The National Association of Realtors estimates that if the limit of conforming loans is raised to $625,000, it will prevent between 140,000 and 210,000 foreclosures, as well as have a positive effect of 2 to 3 percent on home prices.   Those who oppose this legislation say it will  weaken the ability of the GSE's to help low and moderate income families.  Others warn that if this legislation passes and the conforming loan limits were increased, then it would increase the risk to the taxpayers just to benefit the wealthy.

Most Raleigh real estate can be purchased with the current conforming loans, and those Raleigh homes do not need the increase in the loan limit.  However, there part of the Raleigh real estate market that is slow is the part that is priced over $400,000.  So, increasing the conforming loan limits will make more financing available for that price range, which will help to decrease our inventory of higher priced homes.

The other benefit to increasing the loan limits will be to aid the markets in the areas with the largest amount of foreclosures.  If this decreases the number of foreclosures in those area, there will be less doom and gloom about the real estate market, and that will help all of us.

If the biggest problem with the economy is the lack of financing for real estate, you would hope that the politician would pass some legislation that would provide for more real estate financing, particularly for states like California and Florida, where most of the foreclosures are occuring.  It is only logical that if what we need is more financing for these areas that the politicians would provide that.   But, logic and government frequently do not coincide.  Lets hope they do this time. 

I enjoy your opinions, so feel free to comment.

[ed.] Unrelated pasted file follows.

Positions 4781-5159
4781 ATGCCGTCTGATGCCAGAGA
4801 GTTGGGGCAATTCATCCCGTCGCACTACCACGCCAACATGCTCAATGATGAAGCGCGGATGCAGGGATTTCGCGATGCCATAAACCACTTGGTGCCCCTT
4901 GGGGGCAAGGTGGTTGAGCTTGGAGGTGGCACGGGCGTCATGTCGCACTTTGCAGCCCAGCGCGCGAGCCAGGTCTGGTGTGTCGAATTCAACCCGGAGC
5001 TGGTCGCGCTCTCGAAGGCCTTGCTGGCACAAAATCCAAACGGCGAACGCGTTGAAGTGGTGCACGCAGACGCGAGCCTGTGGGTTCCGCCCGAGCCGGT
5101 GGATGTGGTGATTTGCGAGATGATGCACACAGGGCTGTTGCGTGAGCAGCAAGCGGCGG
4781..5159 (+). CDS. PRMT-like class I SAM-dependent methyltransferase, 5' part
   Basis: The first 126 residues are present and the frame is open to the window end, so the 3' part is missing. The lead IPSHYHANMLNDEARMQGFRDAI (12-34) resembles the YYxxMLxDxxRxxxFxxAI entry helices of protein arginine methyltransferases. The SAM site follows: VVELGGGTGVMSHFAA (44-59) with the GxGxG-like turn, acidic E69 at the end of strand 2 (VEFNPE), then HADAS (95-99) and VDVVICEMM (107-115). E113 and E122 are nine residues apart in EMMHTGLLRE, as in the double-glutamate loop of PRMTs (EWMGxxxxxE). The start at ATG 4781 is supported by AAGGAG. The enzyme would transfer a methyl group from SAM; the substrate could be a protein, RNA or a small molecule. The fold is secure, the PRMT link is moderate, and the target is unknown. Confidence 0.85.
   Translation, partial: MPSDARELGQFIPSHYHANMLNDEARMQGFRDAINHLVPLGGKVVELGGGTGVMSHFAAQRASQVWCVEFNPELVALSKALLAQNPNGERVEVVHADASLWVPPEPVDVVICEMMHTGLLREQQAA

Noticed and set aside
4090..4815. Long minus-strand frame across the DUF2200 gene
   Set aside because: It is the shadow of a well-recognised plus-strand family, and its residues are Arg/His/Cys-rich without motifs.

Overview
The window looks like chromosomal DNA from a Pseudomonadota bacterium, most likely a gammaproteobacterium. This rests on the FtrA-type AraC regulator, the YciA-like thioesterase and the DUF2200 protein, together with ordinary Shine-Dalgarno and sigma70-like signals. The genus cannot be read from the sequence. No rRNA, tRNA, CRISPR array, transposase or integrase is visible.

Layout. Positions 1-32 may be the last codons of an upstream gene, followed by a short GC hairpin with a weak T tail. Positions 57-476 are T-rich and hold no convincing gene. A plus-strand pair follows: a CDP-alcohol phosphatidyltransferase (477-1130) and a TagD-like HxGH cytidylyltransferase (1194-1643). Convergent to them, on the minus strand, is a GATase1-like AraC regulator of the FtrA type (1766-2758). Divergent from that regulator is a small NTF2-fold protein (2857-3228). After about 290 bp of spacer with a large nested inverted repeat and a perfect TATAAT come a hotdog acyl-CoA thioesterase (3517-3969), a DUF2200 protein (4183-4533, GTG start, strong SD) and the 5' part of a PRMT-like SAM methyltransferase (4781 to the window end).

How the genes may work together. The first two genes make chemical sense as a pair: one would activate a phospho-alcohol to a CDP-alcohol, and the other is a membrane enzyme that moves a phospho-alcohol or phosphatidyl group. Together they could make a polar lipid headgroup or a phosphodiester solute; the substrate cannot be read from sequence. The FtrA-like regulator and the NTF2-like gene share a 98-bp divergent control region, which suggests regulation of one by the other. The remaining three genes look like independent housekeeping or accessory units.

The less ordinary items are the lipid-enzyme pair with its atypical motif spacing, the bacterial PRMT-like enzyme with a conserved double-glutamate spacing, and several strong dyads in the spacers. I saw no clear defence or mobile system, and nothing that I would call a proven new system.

Posted by Tim Burrell.  Many articles are appearing that analyze the Bush Administrations proposal to stimulate the economy.  Virtually all of the articles miss the most important point, which is the same point that the stimulus package misses.  It is claimed that the biggest problem in the economy is the sub-prime loan fall out, and its effect on limiting the availability of financing, which in turn effects the real estate market.  Without financing, would be buyers cannot buy the homes that are increasing the inventory of homes for sale,  particularly in areas other than the Triangle.  When the inventory is too large, the real estate market is out of balance and prices decline.  These other areas have an indirect effect on sales in the Triangle, as people trying to move here from depressed areas have a hard time selling their homes, so they cannot buy homes here.
 
Since the problem is a lack of financing, the solution is to provide more financing.  New regulations proposed by Congress restrict the type of financing that can be sold easily, basically eliminating sub-prime loans, so that most lenders and brokers favor loans associated with FHA and similar organizations.  The loan limit for these conforming loans is $417,000, which is too low to help the markets like California where foreclosures are high and the inventories have dramatically increased.  So, raise the loan limits for these loans at least to $625,000,  as suggested by the National Association of Realtors.  This will allow more loans to be available, which will allow more people to qualify for financing, and allow more homes to be sold.  It will cost the taxpayers nothing, instead of the $150 Billion proposed by the Bush Administration.